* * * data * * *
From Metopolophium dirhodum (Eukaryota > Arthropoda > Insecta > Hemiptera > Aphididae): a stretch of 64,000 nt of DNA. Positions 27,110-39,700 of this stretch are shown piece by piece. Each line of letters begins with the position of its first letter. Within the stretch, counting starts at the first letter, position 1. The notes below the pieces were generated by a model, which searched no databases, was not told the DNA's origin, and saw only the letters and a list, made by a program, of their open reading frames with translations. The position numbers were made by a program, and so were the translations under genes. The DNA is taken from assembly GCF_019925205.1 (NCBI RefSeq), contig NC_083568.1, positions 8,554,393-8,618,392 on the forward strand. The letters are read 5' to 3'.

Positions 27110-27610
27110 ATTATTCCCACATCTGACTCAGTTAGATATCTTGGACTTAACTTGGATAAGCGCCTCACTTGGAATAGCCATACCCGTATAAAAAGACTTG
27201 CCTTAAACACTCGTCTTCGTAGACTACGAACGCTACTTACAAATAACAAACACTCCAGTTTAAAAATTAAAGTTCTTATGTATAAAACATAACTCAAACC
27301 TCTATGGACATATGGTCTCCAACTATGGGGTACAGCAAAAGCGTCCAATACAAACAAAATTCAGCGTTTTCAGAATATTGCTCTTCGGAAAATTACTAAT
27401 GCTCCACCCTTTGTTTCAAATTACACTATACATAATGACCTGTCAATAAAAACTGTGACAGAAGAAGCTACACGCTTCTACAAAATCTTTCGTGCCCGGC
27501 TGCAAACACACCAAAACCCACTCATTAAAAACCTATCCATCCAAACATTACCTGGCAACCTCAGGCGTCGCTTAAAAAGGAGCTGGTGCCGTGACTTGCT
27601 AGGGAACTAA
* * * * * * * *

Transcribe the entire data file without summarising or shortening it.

From Metopolophium dirhodum (Eukaryota > Arthropoda > Insecta > Hemiptera > Aphididae): a stretch of 64,000 nt of DNA. Positions 27,110-39,700 of this stretch are shown piece by piece. Each line of letters begins with the position of its first letter. Within the stretch, counting starts at the first letter, position 1. The notes below the pieces were generated by a model, which searched no databases, was not told the DNA's origin, and saw only the letters and a list, made by a program, of their open reading frames with translations. The position numbers were made by a program, and so were the translations under genes. The DNA is taken from assembly GCF_019925205.1 (NCBI RefSeq), contig NC_083568.1, positions 8,554,393-8,618,392 on the forward strand. The letters are read 5' to 3'.

Positions 27110-27610
27110 ATTATTCCCACATCTGACTCAGTTAGATATCTTGGACTTAACTTGGATAAGCGCCTCACTTGGAATAGCCATACCCGTATAAAAAGACTTG
27201 CCTTAAACACTCGTCTTCGTAGACTACGAACGCTACTTACAAATAACAAACACTCCAGTTTAAAAATTAAAGTTCTTATGTATAAAACATAACTCAAACC
27301 TCTATGGACATATGGTCTCCAACTATGGGGTACAGCAAAAGCGTCCAATACAAACAAAATTCAGCGTTTTCAGAATATTGCTCTTCGGAAAATTACTAAT
27401 GCTCCACCCTTTGTTTCAAATTACACTATACATAATGACCTGTCAATAAAAACTGTGACAGAAGAAGCTACACGCTTCTACAAAATCTTTCGTGCCCGGC
27501 TGCAAACACACCAAAACCCACTCATTAAAAACCTATCCATCCAAACATTACCTGGCAACCTCAGGCGTCGCTTAAAAAGGAGCTGGTGCCGTGACTTGCT
27601 AGGGAACTAA